Furthermore, the statutory provision in section 1-10.17 of the Act that provides for publication in the county if there is no newspaper of general circulation published in the community makes little sense if we accept the Commissioner's argument that publish means "make known," since, presumably, at least one newspaper of general circulation is "made known" in every community in the State. Also, the Commissioner's interpretation of the statute would permit a savings and loan association to place a notice in a Chicago newspaper, which has a general circulation throughout the State, to notify residents of downstate communities of a proposed relocation. It is unlikely that the legislature intended such a result.
Accordingly, we hold that the requirement in the Illinois Savings and Loan Act that an association's proposal to relocate its business office be printed in "a newspaper of general circulation published in the community" of the proposed new location and in the community of the present location requires placement of the notice in newspapers first issued or printed for distribution in the communities or counties involved. Therefore, under the facts of the present case, in order to constitute valid notice, there must be publication in newspapers first printed or issued for distribution in Downers Grove and Waukegan unless there are none, in which event publication would have to be in newspapers first printed or issued for distribution in the counties (Du Page and Lake) involved.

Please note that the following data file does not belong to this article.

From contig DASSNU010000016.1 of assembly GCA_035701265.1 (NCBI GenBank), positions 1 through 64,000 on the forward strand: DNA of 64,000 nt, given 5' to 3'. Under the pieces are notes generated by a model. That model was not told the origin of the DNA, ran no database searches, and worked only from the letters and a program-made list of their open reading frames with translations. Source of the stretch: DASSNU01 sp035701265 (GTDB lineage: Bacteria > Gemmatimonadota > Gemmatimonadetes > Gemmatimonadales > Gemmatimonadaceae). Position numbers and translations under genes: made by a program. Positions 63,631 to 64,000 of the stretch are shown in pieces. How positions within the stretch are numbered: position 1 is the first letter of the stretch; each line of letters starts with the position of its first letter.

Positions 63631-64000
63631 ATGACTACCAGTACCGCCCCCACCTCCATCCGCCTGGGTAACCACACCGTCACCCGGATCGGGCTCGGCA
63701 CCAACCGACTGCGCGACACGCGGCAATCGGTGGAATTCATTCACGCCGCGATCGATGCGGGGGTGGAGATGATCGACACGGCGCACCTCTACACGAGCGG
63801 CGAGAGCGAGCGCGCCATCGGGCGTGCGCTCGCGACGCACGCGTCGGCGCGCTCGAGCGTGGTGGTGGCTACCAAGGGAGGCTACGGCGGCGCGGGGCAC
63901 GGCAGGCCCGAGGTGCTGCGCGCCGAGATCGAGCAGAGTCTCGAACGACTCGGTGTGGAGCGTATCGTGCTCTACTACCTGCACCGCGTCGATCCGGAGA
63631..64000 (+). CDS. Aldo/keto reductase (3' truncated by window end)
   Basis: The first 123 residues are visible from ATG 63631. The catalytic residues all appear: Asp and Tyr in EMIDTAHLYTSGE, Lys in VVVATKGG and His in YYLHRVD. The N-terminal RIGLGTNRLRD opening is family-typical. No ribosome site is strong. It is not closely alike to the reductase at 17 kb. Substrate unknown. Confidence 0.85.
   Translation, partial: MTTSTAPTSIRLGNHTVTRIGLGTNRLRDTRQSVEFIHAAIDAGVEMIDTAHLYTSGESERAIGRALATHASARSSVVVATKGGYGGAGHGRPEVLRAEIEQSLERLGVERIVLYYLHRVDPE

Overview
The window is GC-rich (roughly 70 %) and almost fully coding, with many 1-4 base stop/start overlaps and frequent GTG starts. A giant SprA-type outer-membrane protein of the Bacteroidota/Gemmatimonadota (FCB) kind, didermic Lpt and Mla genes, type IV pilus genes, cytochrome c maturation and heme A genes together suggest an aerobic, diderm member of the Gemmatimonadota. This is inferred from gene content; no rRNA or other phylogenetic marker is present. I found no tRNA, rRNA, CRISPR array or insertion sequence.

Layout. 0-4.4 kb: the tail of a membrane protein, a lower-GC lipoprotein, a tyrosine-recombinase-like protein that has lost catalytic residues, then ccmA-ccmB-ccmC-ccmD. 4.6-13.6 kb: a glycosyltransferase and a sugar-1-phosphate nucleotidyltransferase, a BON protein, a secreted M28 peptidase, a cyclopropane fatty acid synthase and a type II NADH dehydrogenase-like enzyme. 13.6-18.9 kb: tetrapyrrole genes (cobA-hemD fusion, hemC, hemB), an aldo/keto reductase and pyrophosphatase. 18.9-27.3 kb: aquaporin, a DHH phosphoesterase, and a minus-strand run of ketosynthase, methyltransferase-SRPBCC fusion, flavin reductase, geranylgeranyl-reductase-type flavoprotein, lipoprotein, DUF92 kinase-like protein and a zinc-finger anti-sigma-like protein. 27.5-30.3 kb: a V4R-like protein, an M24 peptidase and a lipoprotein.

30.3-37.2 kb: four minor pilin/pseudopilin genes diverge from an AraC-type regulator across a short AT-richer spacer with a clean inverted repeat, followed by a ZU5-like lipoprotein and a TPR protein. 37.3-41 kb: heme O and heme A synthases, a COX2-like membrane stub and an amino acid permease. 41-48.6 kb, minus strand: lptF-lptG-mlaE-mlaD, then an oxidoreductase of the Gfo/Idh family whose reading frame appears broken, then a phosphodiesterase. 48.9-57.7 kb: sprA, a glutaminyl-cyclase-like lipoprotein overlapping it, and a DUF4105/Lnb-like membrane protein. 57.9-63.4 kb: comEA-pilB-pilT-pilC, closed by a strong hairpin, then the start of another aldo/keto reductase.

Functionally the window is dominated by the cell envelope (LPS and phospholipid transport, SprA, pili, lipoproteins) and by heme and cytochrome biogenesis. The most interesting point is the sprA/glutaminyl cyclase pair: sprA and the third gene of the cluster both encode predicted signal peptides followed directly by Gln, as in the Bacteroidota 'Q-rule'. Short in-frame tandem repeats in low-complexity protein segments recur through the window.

Finally, the Commissioner argues that there is an absence of evidence in the record concerning the place of first issuance of the Chicago Daily News and that without such evidence there was no basis for the decisions of the trial and appellate courts>. We find no merit in this argument. The certificate of publication, which is a part of the record in this case, states that the Chicago Daily News is "a newspaper published in the City of Chicago, County of Cook and State of Illinois * * *." This certificate, signed by an authorized agent of the Chicago Daily News and duly notarized, clearly establishes Chicago as the place of first issuance of the newspaper. We believe that there was an adequate factual basis in the record to support the conclusions of the trial and appellate courts> concerning the publication situs of the Chicago Daily News.
Having determined that the Chicago Daily News was first printed or issued for distribution in Chicago, we conclude that notice published therein does not satisfy the requirements of the Illinois Savings and Loan Act where an association proposes to relocate its business office from Downers Grove to Waukegan. In our judgment this conclusion implements the legislative intent. If we have misjudged it, the remedy rests with the legislature.
The judgment of the appellate court is affirmed.
MR. JUSTICE MORAN took no part in the consideration or decision of this case.
© 2002 VersusLaw Inc.